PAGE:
Wednesday, October 24, 2018

You Are Probably Wrong about Special Education

I have watched the evolution of "special education" as a teacher and I have heard the supporters and the naysayers clash for nearly two decades.

In the beginning, the idea of granting extra time or extra help to kids who had proven processing issues, or other disabilities, was met with the typical "when-we-were-kids..." mentality. It also met (and is still met) with the "when-they-get-into-the-real-world" argument.

Sometimes, low I.Q. is the problem with a special ed kid. But, more often, special ed kids are smart. They just think differently than the mainstream; they walk different paths to the same destinations, as it were. Their intelligence might lead them into extreme anxiety. In other cases, they have weaknesses in one area that keep them from reaching a level at which they could do very well. For instance: a kid can't focus in a class discussion because of auditory processing issues, but, one to one, he might astound his teacher with his depth of understanding...

Sometimes, these young people are actually geniuses who can't do well in the same ways as the majority of kids. All that aside, having just come fresh from a workshop on special ed a few days ago, I'd like to debunk one of the most tiresome arguments against giving kids extra time on a test; that argument being: "When they get into the work world, they won't get 'extra time.' A deadline is a deadline." (Usually, this is said by an older teacher who is sitting with folded arms and a superior expression that God allows only to those with tenure...)

Bull pucky! Here is how "extra time" works for kids with testing:

I once gave an entrance/placement exam to a big group of incoming freshmen. One kid, who had an I.E.P. (individualized education plan) qualified for extra time. (Usually, they get an added 50%. So, if everyone else gets an hour, he gets an hour-and-a-half.) This student, after the normal time, scored at the bottom of the class. After the extended time, he was in the top six kids out of seventy.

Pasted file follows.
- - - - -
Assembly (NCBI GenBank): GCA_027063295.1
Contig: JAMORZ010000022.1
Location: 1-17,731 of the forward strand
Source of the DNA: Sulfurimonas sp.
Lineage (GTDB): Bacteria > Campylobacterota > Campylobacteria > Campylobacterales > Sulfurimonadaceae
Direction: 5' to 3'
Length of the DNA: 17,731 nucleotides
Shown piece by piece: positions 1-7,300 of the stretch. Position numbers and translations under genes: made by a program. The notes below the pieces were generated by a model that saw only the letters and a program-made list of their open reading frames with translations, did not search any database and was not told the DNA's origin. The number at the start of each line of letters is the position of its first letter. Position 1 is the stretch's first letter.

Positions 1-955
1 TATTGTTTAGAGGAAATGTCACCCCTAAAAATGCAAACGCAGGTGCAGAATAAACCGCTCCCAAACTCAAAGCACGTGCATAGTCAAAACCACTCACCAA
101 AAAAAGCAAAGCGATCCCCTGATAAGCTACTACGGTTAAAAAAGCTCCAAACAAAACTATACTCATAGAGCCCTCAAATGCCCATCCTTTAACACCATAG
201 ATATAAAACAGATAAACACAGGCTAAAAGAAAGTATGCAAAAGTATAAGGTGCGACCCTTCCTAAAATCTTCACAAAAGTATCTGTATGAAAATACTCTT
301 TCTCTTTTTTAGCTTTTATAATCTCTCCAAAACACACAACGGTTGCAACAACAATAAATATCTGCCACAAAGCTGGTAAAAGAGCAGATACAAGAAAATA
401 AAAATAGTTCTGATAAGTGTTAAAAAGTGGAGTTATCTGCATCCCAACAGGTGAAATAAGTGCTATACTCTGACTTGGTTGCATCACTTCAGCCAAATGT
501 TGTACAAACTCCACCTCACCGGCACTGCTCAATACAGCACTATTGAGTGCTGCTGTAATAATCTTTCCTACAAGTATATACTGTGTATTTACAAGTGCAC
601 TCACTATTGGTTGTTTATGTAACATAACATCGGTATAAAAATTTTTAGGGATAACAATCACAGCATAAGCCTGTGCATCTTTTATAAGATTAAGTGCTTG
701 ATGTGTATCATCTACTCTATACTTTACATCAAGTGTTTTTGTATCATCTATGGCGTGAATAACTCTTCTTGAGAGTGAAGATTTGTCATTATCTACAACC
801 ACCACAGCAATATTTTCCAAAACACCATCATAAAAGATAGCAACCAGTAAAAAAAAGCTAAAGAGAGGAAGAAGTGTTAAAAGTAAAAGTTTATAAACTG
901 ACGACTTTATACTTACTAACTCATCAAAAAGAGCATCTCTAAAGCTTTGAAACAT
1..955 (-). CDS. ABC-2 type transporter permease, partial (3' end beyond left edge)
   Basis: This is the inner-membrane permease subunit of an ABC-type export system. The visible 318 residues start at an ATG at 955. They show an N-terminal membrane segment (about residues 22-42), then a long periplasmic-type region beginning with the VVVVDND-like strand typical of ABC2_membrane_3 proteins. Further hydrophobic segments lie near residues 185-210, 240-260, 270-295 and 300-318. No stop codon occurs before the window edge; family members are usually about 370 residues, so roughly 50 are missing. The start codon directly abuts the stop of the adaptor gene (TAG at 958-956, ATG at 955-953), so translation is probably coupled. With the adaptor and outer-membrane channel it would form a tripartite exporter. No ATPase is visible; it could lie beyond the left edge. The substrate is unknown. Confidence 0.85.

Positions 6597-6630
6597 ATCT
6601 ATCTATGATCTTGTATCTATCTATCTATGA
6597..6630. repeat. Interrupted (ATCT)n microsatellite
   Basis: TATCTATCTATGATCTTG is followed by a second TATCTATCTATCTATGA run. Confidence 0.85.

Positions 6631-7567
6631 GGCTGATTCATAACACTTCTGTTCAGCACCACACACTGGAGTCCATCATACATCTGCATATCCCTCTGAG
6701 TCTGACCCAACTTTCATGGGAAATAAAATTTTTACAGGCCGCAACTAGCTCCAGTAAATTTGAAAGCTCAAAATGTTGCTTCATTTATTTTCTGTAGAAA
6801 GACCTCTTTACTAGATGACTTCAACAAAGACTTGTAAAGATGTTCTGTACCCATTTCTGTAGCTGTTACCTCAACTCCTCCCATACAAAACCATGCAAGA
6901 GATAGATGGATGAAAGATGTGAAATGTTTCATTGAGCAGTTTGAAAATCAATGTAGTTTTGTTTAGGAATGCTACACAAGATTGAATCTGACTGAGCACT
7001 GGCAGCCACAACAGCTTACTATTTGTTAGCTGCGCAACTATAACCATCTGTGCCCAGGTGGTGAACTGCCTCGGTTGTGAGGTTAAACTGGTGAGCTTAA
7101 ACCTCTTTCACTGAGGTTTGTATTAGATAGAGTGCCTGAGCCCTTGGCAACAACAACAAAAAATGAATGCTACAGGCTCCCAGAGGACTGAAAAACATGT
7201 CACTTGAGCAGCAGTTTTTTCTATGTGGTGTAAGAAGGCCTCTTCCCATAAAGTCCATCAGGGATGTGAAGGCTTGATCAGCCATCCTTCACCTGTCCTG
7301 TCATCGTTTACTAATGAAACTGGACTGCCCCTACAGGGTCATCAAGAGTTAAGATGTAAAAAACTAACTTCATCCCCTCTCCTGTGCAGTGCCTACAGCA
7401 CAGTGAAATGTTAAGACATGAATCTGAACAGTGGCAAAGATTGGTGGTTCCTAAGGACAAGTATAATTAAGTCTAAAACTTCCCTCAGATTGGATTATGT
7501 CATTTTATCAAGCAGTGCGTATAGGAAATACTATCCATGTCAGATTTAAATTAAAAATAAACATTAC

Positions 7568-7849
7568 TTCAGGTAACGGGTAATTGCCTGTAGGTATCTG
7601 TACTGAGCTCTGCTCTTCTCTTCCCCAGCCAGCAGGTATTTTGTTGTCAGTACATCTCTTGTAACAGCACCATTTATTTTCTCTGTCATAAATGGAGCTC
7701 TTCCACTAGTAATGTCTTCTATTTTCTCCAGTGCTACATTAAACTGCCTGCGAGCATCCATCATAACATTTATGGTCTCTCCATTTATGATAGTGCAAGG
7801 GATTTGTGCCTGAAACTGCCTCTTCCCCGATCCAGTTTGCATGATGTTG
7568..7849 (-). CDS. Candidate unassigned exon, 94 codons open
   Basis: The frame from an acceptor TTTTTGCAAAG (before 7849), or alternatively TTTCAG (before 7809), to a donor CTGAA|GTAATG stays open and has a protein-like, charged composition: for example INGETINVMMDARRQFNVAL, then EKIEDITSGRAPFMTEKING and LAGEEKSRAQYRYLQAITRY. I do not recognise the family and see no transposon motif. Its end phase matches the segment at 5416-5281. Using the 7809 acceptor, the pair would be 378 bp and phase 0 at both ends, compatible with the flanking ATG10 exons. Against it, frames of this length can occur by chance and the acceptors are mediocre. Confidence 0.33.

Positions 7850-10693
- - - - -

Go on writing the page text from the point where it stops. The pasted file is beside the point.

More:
To those who say this doesn't happen in the "real world;" that "a deadline is a deadline," consider this:

"The boss" says you need to have your project done by the end of the month. There will be no extension. (Everywhere satisfied archaic thinkers are folding their arms and grinning.) But...if you are not ready a week before the deadline, what will you do? Answer: you will extend your time. You will work late; you will work at home.

In short, with extended hours, you will reach the level of the "rest of the kids" who might be able to get things done by working 9-5. You will have gotten the job done, though. (For the record, extra time is just one example of many types of accommodations for kids with I.E.P's.) I rest my case.

Special education is not "hitting the ball" for the student; it's helping him find the batter's box. If a kid needs an extra half hour to complete his calculus exam, so what? If he can do calc, he can do calc. If he can't remember formulae, but does perfect math, what's wrong with him having a note card to help him remember? If he becomes a physicist, he can look up the formulae any time he wants. If he can't finish an essay in class, let him finish it at home... (I know...he could get someone to write it for him. Same old same old; he suffers in the end for his, whatever...)

My secretary makes fun of my because of the goofy ways I do things; how I need to spread big projects out on a giant table in order to make sense of them; how I check things three different ways before committing; how I need to see hard copies of certain things... All of this is me doing self-accommodations in order to succeed. I may do it differently than she does, but we both get the job done.


  1. You have always “gotten it” as far as special education. I only wish others in the “ regular education” field got it. My years in the field of special education would have been so much easier, as would the lives of my students. Thank you for sharing your thoughts

    1. Thanks, Scotty! I know it has been forever since you posted this, but I just realized that my response to you never went through back then!